911 call bonds two Rock Co. women for life
A woman in Whitewater is training to become a 911 dispatcher all because a person in that same position helped save her life eight years ago.
Back in June of 2010, Angieleek Lipski was 17-years-old and living in Clinton in Rock County. She says her mother and stepfather got into heated argument and he grabbed a loaded gun.
“I know my mom and my stepdad at the time were arguing and fighting and he was really drunk,” said Lipski, now 26. “I yelled up to the stairs and I yelled to her ‘mom he’s going to get the gun!’ and he was standing there yelling and he had the craziest look in his eyes,”
Lipski grabbed her brother and they ran for their lives.
“I cry every time because it’s still like it was yesterday for me. I play it my head over and over again like it’s a movie,”
Lipski and her brother got into a car to escape as their stepfather opened fire. “While I was bent over pushing him (her brother) into the backseat, I heard gunfire,”
As they sped away unhurt, Lipski called 911.
“I remember being so scared because my mom was still at the house with him and I remember my first words was ‘he’s going to kill my mom,’ said Lipski.
The dispatcher on the other line, Krystynn Reinart, jumped into action – doing what she’s trained to do.
“It’s not every day that you get a call that your stepdad is shooting at you,” Reinart said recalling that day.
Reinart has taken thousands of calls in her 11 years as a Rock County dispatcher. She says that phone call is one of only a few that have really stuck with her through the years.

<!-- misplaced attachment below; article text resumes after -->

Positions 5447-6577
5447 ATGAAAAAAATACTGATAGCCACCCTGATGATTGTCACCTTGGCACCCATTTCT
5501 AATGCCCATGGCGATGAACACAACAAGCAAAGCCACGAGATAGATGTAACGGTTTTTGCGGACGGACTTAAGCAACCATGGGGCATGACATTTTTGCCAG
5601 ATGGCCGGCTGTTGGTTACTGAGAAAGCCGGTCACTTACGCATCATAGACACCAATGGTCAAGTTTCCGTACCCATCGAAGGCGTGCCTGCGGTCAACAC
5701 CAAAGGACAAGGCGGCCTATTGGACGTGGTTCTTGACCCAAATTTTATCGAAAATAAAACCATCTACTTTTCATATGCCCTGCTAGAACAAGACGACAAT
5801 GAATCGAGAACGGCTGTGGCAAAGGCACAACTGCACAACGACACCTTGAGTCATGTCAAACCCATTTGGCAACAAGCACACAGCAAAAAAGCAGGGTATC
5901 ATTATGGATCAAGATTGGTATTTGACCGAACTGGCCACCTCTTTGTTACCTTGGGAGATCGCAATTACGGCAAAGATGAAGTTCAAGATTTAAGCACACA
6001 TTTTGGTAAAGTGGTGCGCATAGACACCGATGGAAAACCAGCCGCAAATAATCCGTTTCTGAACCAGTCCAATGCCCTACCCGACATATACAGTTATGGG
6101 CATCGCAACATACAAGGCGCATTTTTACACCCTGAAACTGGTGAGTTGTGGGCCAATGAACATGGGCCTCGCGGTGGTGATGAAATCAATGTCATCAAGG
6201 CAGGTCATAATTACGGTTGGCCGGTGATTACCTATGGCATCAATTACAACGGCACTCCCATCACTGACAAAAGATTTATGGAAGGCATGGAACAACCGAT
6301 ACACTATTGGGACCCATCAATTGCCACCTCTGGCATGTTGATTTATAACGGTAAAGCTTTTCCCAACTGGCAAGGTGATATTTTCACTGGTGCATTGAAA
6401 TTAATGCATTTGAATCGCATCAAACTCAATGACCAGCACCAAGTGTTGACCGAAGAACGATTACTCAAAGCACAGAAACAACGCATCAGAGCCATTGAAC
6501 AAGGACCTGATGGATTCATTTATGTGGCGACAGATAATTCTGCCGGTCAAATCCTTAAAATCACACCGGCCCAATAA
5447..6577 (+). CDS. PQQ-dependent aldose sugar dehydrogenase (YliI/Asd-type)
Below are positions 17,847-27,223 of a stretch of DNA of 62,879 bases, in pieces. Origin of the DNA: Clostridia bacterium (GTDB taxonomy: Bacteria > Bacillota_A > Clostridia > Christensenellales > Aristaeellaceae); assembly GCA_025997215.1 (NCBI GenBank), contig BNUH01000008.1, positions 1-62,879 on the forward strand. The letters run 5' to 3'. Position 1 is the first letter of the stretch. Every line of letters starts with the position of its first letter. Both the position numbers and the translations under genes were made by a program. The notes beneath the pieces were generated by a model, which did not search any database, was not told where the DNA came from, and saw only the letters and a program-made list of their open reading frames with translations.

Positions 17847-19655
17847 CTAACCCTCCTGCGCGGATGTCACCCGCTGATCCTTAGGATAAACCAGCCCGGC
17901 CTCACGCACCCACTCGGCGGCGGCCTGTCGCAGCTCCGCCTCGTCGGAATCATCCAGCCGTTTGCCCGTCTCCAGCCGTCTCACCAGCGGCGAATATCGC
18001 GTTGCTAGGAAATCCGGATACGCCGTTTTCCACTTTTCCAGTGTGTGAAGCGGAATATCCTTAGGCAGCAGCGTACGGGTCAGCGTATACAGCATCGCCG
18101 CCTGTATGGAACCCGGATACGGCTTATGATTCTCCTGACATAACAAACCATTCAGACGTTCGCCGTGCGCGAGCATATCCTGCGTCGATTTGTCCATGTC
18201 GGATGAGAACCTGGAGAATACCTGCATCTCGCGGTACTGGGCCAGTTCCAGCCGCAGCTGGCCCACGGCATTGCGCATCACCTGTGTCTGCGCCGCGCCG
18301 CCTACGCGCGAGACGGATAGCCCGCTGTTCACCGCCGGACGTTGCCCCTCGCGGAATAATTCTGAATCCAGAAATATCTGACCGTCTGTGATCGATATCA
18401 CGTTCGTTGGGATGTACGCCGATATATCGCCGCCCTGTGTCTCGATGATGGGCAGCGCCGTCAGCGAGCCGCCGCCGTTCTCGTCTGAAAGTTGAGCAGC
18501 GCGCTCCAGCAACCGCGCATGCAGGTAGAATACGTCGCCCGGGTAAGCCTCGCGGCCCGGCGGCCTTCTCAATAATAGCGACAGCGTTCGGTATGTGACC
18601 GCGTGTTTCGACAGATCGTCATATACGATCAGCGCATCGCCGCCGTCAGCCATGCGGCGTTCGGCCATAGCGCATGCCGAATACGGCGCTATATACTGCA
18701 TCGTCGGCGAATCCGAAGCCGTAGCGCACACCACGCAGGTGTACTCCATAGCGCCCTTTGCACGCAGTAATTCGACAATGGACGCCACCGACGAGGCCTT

“We are their first call and that’s why we have to be calm and ask good questions to get what the officers and firefighters need to be safe, too,” she said. “I could tell things were frantic other end, that things were real,”
Reinart stayed on the line with Lipski, talking her through the worst day of her life. For the past eight years, Lipski has wondered about that voice on the other end of the phone. Now, she is putting a face and a name to the voice that helped save her.
“I had that sense of calmness, like a blanket over me, just by your voice,” Lipski told Reinart when they first met. “That really stuck with me and I still remember your voice to this day. If it wasn’t for you guys first answering the phone, then I don’t know where I would be,”
“I’m glad that you and your brother were safe that night,” Reinart told Lipski.
Now, Lipski is following in Reinart’s footsteps. She’s two months into her training to be a 911 dispatcher in Whitewater.
“I couldn’t think of a better way to give back and honor her than become a dispatcher myself and be able to do the same line of work and help the people that needed help just like I did,” said Lipski.
Lipski was inspired to become a dispatcher to help those in need. Because she knows firsthand what it means to hear a calming voice on the other end of the phone.
“Be who you needed when you were younger,” said Lipski “And I’ll be that person for someone else that day,”
Lipski’s mother was unhurt that night. Police arrested her stepfather after a brief chase in Clinton. He spent some time in jail and was eventually released. He currently lives out of state.